(General Fiction by “Jyoti Arora” – INR 195)
How far would you go to make your dream come true? Would you bid adieu to your most cherished relationships for the sake of one all-consuming dream? Which lane would you walk down while chasing an elusive eternity that demands all you have? In her new work of fiction – “Dream’s Sake” – debutant author Jyoti Arora delves into several such musings of the mind.
Dream’s Sake is a page from life: the life that Aashi, Abhi, Priyam and Siddharth live, a life that has much to borrow from and much owed to the days gone past. Though in them can be spotted people we meet in the bus, at coffee shops and fancy malls of glass, they all live in the sort of turmoil that has become inseparable from our convoluted metropolis. Aashi, a romantic twenty something who comes to live in a rented house with her mother, believes in a world of happy, if myopic, endings. When her stars collide with Abhi and Priyam’s – orphaned siblings who have always lived in a world devoid of bubblegum goodness – differences are certain. What is not certain is the course their lives eventually take. Likewise Siddharth, the son of a rich business tycoon, also walks a meandering course. The permanence of his love for Priyam, it seems, is wary of the equal if not more hard-pressing love for his dead mother. And life, in dishing out episode after episode of take-your-pick doesn’t help at all.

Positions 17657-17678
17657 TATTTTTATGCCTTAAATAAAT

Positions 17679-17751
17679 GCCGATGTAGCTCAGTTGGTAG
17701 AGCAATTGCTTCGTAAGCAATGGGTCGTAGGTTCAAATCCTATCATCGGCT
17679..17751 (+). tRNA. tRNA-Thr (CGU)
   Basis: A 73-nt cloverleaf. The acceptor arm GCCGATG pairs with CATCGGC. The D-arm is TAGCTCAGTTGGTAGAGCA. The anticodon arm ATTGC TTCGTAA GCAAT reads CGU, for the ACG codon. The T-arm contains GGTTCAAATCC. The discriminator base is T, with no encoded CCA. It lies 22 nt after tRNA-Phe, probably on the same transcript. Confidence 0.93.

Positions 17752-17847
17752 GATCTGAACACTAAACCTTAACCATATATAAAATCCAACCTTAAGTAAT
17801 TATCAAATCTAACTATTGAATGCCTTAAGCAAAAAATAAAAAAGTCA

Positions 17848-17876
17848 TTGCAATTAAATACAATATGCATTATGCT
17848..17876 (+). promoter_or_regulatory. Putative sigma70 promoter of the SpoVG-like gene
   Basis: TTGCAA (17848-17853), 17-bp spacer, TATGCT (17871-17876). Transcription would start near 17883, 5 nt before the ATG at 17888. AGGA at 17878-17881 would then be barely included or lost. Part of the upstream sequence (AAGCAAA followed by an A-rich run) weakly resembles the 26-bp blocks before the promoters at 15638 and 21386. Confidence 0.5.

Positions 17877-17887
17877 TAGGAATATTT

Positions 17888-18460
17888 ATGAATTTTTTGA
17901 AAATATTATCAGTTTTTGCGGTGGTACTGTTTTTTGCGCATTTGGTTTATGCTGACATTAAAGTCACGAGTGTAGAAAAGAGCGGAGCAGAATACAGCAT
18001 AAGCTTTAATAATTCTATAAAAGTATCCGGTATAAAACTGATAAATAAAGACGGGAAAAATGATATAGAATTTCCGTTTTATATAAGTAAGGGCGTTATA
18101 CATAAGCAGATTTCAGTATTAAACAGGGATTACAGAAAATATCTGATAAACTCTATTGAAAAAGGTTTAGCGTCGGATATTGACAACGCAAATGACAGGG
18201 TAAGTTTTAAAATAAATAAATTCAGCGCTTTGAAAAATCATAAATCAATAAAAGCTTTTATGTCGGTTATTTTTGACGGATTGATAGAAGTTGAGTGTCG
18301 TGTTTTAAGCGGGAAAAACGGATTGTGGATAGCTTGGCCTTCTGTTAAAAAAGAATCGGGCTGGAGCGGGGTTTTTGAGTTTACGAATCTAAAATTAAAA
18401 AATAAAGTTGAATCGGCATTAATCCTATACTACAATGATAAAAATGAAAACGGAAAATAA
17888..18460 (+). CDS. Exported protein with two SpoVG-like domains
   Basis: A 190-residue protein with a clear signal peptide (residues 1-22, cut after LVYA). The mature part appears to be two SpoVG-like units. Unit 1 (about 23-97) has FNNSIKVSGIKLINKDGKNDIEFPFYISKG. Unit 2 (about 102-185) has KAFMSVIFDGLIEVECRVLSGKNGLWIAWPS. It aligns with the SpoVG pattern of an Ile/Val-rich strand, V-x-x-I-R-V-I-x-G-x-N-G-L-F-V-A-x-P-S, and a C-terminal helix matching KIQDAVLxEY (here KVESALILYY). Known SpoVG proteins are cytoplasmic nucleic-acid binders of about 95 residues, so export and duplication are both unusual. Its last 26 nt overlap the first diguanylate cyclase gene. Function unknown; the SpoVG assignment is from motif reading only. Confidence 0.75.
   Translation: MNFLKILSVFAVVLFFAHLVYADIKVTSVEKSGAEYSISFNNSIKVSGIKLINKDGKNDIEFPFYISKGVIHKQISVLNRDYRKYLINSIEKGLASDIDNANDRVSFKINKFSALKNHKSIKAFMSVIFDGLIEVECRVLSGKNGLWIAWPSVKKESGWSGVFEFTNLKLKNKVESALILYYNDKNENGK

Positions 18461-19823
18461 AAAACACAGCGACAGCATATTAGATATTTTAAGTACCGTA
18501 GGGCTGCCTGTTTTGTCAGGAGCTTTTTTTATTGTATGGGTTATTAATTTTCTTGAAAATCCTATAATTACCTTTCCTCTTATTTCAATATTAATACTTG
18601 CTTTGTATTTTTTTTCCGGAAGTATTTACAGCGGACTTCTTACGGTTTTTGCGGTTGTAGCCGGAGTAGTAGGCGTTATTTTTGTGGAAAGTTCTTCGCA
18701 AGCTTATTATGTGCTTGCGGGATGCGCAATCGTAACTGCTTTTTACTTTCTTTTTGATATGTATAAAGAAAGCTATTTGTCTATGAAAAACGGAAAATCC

Jyoti introduces us to well-rounded characters: detailed and relatable. While Abhi’s sarcasm and lopsided grin are tailor-made to charm, Aashi’s vivacity and ‘practical’ bend of mind are right up there for all to see. And Jyoti doesn’t limit us to the protagonists; there are several other people we meet along the way. Some of them though, fall into done-to-death character stereotypes. The big Daddy who puts everything right and the handsome rich guy who has droolers by the dozen, for instance, take away from the delightful detail of her four prime protagonists.
To its credit, Dream’s Sake makes for easy reading. The language is nice and simple, the backdrop urban-contemporary. Though it has a rather slow start, the story picks up tempo – and the interest of the reader – as several events occur in quick succession towards the middle of the book. In the rush to the climax, however, Dream’s Sake appears too desperate to wrap things up. This is where it treads on the thin line between realism and melodrama, bordering closer to the latter. Some readers may cringe at the conclusion to the tale – though open-ended and thought-provoking, too 70 mm screen-ish to digest. While again, it may be this very ending that may appeal to some other readers, touching a heartstring or two with its raw emotional appeal.
Dream’s Sake is a simple tale of dreams – big and small – and life in various colours. If you are in the mood for a lazy Sunday afternoon read that stays well within the limits of casual/romance reading, you might consider picking this up.
Thank you Jyoti for sending across a copy of “Dream’s Sake”- I owe you a welcome addition to my fiction shelf. All the best for your future ventures and good luck with your dreams!